Skip to main content

English, like all languages, has continually changed through time. Some of these changes have involved new words coming into the language either through innovation or through borrowing from other languages. In the fourteenth century, for example, an estimated 15,270 new words were adopted into English, including words such as creator, humanity, noun, and substantial.

In some instances, the meanings of words change over time. Other changes involve pronunciation and the spelling of words.

Sometime in the early 1300s, William of Nassyngton, a clerical administrator and translator, wrote in what we today call Middle English:

Bothe lered and lewed, olde and gonge,
alle vnderstonden English tonge
To the modern reader, accustomed to both reading and speaking what we now call modern English, the phrase “lered and lewed” seems a bit strange. “Lered” is not a word in use today and “lewed” sort of looks like it could be “lewd,” but this word doesn’t really seem to fit. What happened is explained in the sections below.

Lered (Learned):

The Middle English “lered” is the Modern English “learned.” The origins of “learn” can be found in the prehistoric West Germanic “*liznōjan.” Going farther back in time, this seems to have developed out of the proto-Indo-European “*leis-” meaning “track” which has an underlying meaning of “gaining experience by following a track.” The English verb “lere,” meaning “to teach,” seems to have died out by the nineteenth century. The English word “lore,” which is related to it, still survives.

Lewed (Lewd):

While the Middle English “lewed” did morph into the modern “lewd,” it did so with some changes in meaning. The origins of “lewd” can be traced back to the Old English “læwede” which meant “lay, not belonging to the clergy.” Going back farther in time, “lewd” is related to the Vulgar Latin “*laigo-”.  By the time of the development of Middle English “lewd” (or “lewed”) carried the meaning of “low class, unlearned, ignorant, and ill-mannered.”

A Final Note on Middle English:

The transition from Old English, with all its strange declensions, did not happen overnight. People did not simply wake up one morning and decide to switch to Middle English. First of all, there was a difference between the way people spoke and how they wrote. In the period leading up to William’s poem cited above, those people who wrote usually did so in either Latin or French. William’s poem is one of our first written indications of English as it was spoken at the time. John McWhorter, in his book Our Magnificent Bastard Tongue: The Untold History of English, writes:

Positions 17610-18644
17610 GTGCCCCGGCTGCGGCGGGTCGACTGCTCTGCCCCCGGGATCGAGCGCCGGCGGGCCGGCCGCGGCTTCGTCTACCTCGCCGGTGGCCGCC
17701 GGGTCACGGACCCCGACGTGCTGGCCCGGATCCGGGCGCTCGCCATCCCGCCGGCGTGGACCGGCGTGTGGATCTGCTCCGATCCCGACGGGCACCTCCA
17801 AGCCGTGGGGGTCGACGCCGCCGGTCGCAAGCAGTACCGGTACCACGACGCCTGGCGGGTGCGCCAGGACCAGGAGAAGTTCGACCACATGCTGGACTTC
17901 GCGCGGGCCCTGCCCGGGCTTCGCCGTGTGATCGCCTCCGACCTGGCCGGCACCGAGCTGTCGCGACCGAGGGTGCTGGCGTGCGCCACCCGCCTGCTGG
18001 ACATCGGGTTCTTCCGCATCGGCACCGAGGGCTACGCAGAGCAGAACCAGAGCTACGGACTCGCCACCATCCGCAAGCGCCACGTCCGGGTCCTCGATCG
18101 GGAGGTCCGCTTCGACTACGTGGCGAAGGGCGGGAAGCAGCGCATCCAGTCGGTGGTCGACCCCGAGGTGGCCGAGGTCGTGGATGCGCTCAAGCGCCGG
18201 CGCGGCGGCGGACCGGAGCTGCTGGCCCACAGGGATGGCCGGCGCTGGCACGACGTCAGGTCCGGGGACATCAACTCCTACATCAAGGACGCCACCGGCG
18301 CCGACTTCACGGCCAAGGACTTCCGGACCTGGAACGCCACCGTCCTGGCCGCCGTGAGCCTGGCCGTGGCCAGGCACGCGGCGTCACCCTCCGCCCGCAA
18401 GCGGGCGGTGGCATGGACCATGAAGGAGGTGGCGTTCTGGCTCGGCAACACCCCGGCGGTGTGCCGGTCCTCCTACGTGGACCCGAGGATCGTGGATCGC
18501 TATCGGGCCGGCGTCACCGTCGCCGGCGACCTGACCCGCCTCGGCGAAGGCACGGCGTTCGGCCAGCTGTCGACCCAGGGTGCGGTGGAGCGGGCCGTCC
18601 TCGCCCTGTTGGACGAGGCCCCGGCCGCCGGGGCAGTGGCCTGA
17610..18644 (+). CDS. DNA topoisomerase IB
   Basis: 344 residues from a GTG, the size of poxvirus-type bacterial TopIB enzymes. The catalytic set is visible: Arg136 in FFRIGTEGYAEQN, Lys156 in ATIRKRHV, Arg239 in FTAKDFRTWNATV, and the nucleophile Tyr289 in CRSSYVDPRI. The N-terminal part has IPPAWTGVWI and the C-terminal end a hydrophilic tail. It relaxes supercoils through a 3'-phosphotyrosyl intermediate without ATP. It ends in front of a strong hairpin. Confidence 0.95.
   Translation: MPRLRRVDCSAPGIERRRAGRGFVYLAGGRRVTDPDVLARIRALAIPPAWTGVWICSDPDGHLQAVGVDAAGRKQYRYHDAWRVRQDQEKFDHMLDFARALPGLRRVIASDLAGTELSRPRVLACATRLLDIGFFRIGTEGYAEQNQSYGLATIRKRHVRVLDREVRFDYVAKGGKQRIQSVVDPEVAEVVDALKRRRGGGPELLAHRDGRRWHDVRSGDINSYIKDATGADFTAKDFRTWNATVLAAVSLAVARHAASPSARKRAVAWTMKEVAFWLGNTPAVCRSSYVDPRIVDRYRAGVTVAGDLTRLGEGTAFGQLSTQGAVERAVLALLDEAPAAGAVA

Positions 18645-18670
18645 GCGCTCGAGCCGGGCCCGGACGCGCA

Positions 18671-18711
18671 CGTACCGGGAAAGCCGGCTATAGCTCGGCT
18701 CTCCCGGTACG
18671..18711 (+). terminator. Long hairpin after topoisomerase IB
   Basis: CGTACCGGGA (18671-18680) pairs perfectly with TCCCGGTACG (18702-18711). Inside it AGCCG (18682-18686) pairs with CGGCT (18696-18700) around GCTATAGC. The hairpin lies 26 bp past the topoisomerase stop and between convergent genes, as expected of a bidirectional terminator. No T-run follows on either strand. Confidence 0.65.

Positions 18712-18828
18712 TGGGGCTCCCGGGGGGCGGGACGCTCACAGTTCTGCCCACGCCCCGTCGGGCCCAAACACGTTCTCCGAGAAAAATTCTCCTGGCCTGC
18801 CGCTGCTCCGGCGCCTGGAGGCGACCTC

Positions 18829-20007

“…Middle English is what had been gradually happening to spoken Old English for centuries before it showed up in the written record.”
Note: the * indicates that the Indo-European or prehistoric word has been reconstructed by historical linguists.

Originally posted to History for Kossacks on Sat Dec 14, 2013 at 07:57 AM PST.

Also republished by Cranky Grammarians.

EMAIL TO A FRIEND X
Your Email has been sent.
You must add at least one tag to this diary before publishing it.

Add keywords that describe this diary. Separate multiple keywords with commas.
Tagging tips - Search For Tags - Browse For Tags

?

More Tagging tips:

A tag is a way to search for this diary. If someone is searching for "Barack Obama," is this a diary they'd be trying to find?

Use a person's full name, without any title. Senator Obama may become President Obama, and Michelle Obama might run for office.

If your diary covers an election or elected official, use election tags, which are generally the state abbreviation followed by the office. CA-01 is the first district House seat. CA-Sen covers both senate races. NY-GOV covers the New York governor's race.

Tags do not compound: that is, "education reform" is a completely different tag from "education". A tag like "reform" alone is probably not meaningful.

Consider if one or more of these tags fits your diary: Civil Rights, Community, Congress, Culture, Economy, Education, Elections, Energy, Environment, Health Care, International, Labor, Law, Media, Meta, National Security, Science, Transportation, or White House. If your diary is specific to a state, consider adding the state (California, Texas, etc). Keep in mind, though, that there are many wonderful and important diaries that don't fit in any of these tags. Don't worry if yours doesn't.

You can add a private note to this diary when hotlisting it:
Are you sure you want to remove this diary from your hotlist?
Are you sure you want to remove your recommendation? You can only recommend a diary once, so you will not be able to re-recommend it afterwards.
Rescue this diary, and add a note:
Are you sure you want to remove this diary from Rescue?
Choose where to republish this diary. The diary will be added to the queue for that group. Publish it from the queue to make it appear.

You must be a member of a group to use this feature.

Add a quick update to your diary without changing the diary itself:
Are you sure you want to remove this diary?
(The diary will be removed from the site and returned to your drafts for further editing.)
(The diary will be removed.)
Are you sure you want to save these changes to the published diary?

Comment Preferences

Subscribe or Donate to support Daily Kos.

Click here for the mobile view of the site